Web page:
Glass

Glass provenances by Sasha Ward

The finished stained glass window (420 x 910 mm), photographed outside today. I've made it for an auction at The Society of Antiquaries in aid of Kelmscott Manor. The version of the window below shows the provenances of samples and offcuts that I used to make the window, all from my glass scrap box. Like a quilt made of patches from old clothes, this window is full of memories for me. I hope that knowing the origins of these pieces will make it more interesting and therefore more desirable for other people too. Click on the images if you want to see them close up.

 

St. John, Tuebrook, Liverpool by Sasha Ward

WM window.jpg

I have a plan to visit as many William Morris stained glass windows as I can this summer. So while in Liverpool this week doing research for a separate project, I tracked down an exceptional example from 1868 in the suburb of Tuebrook. In this highly painted and decorated Victorian church designed by Bodley, W.M's window stands out more than I could have imagined.

'Of the six figures in this very beautiful window, only one occurs in an earlier window... the others appear to have been designed specially for Tuebrook. Though all were repeated many times elsewhere, they nowhere make such a splendid effect as here'.  A. Charles Sewter, from 'The Stained Glass of William Morris and his Circle'.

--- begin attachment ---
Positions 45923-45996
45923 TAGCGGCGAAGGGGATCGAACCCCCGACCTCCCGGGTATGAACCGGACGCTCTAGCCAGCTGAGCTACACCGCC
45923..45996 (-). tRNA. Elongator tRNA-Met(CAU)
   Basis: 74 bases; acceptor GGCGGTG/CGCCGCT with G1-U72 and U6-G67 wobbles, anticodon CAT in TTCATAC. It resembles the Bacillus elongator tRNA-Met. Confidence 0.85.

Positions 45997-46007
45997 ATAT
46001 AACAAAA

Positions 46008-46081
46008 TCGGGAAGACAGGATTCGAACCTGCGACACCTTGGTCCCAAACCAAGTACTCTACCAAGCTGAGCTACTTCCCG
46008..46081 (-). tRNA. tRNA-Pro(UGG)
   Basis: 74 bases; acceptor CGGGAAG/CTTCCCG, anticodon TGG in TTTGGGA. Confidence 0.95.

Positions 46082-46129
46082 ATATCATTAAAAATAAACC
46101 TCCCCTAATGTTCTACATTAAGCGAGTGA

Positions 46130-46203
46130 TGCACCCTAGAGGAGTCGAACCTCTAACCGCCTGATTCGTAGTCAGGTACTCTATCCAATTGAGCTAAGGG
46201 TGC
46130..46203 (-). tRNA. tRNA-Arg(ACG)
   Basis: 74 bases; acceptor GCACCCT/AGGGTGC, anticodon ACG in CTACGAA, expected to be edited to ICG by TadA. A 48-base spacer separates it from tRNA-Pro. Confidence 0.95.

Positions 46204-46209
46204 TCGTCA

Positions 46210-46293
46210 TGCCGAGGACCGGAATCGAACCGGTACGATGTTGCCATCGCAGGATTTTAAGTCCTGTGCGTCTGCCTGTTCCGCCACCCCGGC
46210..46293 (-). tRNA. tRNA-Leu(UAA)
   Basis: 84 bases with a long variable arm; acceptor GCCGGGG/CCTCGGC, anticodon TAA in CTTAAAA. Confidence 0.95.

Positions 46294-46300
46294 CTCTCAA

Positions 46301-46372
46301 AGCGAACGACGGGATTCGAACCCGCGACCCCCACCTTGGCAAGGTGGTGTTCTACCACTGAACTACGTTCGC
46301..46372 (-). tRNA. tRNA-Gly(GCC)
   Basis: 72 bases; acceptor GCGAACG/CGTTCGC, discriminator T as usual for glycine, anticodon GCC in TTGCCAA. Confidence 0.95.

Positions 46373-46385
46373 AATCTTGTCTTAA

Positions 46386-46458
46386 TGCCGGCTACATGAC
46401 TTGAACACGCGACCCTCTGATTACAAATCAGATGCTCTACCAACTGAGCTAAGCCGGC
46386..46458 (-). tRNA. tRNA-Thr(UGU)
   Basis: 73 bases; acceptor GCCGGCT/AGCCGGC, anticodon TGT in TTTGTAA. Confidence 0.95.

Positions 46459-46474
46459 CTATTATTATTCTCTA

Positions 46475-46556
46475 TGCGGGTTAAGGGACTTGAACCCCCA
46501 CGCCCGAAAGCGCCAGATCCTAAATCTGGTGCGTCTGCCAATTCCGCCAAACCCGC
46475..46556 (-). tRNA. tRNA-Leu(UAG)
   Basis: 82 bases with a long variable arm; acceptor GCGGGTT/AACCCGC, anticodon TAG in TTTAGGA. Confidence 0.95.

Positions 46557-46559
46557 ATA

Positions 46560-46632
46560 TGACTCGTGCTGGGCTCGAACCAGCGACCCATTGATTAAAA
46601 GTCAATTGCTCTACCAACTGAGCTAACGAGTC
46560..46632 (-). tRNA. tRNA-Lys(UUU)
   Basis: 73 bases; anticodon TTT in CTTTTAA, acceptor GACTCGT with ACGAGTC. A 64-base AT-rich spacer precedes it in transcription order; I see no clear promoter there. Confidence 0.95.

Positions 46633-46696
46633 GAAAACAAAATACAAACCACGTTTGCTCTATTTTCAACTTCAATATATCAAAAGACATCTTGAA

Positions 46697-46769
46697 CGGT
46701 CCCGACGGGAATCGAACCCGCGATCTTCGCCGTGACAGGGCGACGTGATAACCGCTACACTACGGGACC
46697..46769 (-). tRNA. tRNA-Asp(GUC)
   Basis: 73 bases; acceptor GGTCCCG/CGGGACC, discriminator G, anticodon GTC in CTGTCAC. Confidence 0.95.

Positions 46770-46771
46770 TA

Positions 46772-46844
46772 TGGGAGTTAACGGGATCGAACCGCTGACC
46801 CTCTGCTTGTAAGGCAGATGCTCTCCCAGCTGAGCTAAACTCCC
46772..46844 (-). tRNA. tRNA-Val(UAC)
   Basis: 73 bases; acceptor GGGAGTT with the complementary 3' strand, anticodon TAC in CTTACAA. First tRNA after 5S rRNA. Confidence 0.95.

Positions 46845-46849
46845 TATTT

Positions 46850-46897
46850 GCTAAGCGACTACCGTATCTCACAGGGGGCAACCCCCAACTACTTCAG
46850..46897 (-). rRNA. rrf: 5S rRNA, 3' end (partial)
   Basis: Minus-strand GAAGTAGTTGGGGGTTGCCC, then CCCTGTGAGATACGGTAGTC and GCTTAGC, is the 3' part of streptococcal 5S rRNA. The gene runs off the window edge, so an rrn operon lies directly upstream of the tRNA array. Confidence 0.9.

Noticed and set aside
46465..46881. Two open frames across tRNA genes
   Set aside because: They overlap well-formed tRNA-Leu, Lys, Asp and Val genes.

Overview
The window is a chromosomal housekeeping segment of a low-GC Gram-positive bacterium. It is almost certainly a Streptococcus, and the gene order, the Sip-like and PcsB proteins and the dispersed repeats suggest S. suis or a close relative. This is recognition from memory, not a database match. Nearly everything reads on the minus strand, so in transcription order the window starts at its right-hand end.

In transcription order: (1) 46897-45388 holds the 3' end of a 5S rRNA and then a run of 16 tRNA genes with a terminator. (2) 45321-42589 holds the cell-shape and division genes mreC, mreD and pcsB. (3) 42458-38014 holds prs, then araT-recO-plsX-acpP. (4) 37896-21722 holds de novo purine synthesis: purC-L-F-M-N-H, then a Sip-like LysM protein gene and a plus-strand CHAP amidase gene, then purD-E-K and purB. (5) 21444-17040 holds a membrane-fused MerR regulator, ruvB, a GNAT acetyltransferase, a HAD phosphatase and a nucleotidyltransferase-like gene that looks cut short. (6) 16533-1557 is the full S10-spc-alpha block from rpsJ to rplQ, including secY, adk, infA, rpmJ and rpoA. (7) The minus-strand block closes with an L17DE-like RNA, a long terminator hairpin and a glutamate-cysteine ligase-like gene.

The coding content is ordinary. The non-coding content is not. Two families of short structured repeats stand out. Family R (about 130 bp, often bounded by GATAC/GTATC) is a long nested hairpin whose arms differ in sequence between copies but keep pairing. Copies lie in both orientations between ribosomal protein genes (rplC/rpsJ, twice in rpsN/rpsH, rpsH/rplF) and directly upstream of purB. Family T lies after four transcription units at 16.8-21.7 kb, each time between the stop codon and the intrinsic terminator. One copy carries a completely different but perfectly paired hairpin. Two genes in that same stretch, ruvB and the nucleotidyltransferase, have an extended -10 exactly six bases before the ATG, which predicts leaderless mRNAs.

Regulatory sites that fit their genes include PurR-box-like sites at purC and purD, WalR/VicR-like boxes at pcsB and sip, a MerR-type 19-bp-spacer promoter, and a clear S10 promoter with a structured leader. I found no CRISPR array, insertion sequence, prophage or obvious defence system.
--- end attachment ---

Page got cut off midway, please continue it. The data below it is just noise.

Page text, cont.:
In The Brewhouse by Sasha Ward

   Samples of enamelled glass on the mantlepiece and in pieces on the tables on top of my plan for a stained glass window.  'Always think your design out in your head before you begin to get it on the paper. Don’t begin  by slobbering and messing about in the hope that something may come out of it. You must see  it before you can draw it, whether the design be of your own invention or nature’s.’  William Morris  ‘Art and the Beauty of the Earth’  (lecture 1881)

 

Samples of enamelled glass on the mantlepiece and in pieces on the tables on top of my plan for a stained glass window.

'Always think your design out in your head before you begin to get it on the paper. Don’t begin 
by slobbering and messing about in the hope that something may come out of it. You must see 
it before you can draw it, whether the design be of your own invention or nature’s.’ 
William Morris  ‘Art and the Beauty of the Earth’  (lecture 1881)